With the line of storms to our north, we continued east out of Happy to Texas 207 where we headed north and were awestruck by the grandeur of the Palo Duro Canyon. The storms were to our north, but we could still see the left-split base through the precipitation. There were some spits from the anvil and a bit of wind as we sat at the overlook, enjoying the view.
Unfortunately, we were dataless in and near the canyon and a desire to keep up with existing storms necessitated our transit of the canyon bottom, emerging on the north side, south of Claude. Looking above, the updraft was organizing on the southeast side of the convection, a sign that the line of storms had finally started tapping the rich southeasterly winds, laden with moisture. Before then, most of the storms had gone up west of the dryline which in reality wasn't very tight. We stopped for a while to photo and video the action. Still visible was the left-split updraft/quasi-mesoanticyclone which was just southeast of Amarillo at the time.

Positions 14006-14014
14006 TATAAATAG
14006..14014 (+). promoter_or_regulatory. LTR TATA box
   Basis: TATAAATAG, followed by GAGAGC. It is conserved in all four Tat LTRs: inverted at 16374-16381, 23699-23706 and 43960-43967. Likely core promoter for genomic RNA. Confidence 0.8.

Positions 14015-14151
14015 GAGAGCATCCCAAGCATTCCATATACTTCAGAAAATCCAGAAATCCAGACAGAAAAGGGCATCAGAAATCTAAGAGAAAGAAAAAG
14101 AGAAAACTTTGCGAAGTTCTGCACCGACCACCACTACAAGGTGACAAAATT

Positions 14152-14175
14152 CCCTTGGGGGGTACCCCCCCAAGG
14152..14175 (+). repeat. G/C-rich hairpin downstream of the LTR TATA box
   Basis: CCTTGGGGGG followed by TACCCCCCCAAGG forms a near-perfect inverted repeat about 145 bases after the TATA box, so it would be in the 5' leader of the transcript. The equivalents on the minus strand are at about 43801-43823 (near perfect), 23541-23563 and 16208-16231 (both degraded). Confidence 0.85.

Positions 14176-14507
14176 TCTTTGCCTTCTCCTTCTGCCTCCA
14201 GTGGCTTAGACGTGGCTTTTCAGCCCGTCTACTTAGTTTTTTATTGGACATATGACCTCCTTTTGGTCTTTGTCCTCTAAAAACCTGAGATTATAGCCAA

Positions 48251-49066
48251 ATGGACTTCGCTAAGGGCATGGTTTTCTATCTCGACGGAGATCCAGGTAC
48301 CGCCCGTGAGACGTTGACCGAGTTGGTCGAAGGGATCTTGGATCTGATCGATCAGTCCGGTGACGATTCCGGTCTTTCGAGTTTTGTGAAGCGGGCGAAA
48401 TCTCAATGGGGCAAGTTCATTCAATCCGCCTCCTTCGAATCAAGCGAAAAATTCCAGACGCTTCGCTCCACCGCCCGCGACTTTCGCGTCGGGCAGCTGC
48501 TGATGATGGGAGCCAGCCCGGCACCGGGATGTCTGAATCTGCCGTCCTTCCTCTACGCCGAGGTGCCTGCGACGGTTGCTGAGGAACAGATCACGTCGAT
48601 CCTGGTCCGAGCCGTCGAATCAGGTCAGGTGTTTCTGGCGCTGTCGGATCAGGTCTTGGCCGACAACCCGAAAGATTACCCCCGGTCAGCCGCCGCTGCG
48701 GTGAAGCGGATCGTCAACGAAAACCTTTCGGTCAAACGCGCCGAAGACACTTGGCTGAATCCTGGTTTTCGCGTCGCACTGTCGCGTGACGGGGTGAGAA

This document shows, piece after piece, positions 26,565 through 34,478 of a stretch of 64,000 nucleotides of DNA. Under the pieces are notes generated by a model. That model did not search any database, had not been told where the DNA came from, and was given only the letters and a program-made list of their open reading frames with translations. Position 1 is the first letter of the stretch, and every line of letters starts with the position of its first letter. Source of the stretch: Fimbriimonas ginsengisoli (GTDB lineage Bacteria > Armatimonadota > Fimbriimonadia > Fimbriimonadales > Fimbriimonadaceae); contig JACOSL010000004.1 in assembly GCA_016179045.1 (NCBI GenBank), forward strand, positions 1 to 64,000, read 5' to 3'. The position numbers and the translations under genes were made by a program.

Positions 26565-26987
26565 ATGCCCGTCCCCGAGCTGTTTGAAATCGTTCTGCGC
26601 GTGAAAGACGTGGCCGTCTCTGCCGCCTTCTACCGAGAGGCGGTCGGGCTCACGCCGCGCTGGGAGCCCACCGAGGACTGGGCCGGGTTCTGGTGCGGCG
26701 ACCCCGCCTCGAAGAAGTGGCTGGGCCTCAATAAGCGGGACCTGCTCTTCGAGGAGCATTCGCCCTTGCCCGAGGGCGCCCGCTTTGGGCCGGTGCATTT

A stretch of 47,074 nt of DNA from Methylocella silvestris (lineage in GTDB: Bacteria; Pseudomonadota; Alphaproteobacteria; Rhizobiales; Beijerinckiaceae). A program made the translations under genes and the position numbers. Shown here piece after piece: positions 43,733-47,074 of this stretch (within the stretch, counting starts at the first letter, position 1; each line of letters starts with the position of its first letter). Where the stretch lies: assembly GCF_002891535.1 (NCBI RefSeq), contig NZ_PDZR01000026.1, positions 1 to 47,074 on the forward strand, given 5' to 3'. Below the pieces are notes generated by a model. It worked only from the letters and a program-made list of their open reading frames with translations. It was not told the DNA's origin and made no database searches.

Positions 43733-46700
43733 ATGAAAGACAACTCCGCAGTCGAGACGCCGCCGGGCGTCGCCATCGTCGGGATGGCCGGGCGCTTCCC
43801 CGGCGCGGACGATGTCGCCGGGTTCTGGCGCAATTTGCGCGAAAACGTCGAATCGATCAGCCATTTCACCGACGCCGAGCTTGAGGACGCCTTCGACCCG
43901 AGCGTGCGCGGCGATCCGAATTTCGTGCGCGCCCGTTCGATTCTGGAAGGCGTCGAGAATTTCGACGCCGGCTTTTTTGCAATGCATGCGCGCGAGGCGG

We advanced north to Claude where we refueled and within a few minutes, two of the cells in the cluster carried a warning polygon for quarter sized-hail and damaging winds in excess of 60mph. We decided not to drive north of US287 to intercept the left-mover, but to stay south, in the better air. We mineswept the core on 287 a couple of times and were only able to find 0.88" hail at the greatest. Here was the radar at about that time:
Doing a little mesoanalysis, it was obvious that the best CAPE, moisture, etc was still to the southeast, but we were also watching a line of cumulus that was going up east of Canadian. More convection was firing up south of the previous multi-cell cluster and was slowly moving off to the northeast, into a better environment. It was this that had most of my attention, so we headed south out of Clarendon on Texas 70, stopping a couple miles south for pictures.